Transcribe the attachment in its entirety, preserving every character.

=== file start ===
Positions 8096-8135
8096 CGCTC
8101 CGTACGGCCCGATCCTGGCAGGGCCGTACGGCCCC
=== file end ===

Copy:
Positions 8096-8135
8096 CGCTC
8101 CGTACGGCCCGATCCTGGCAGGGCCGTACGGCCCC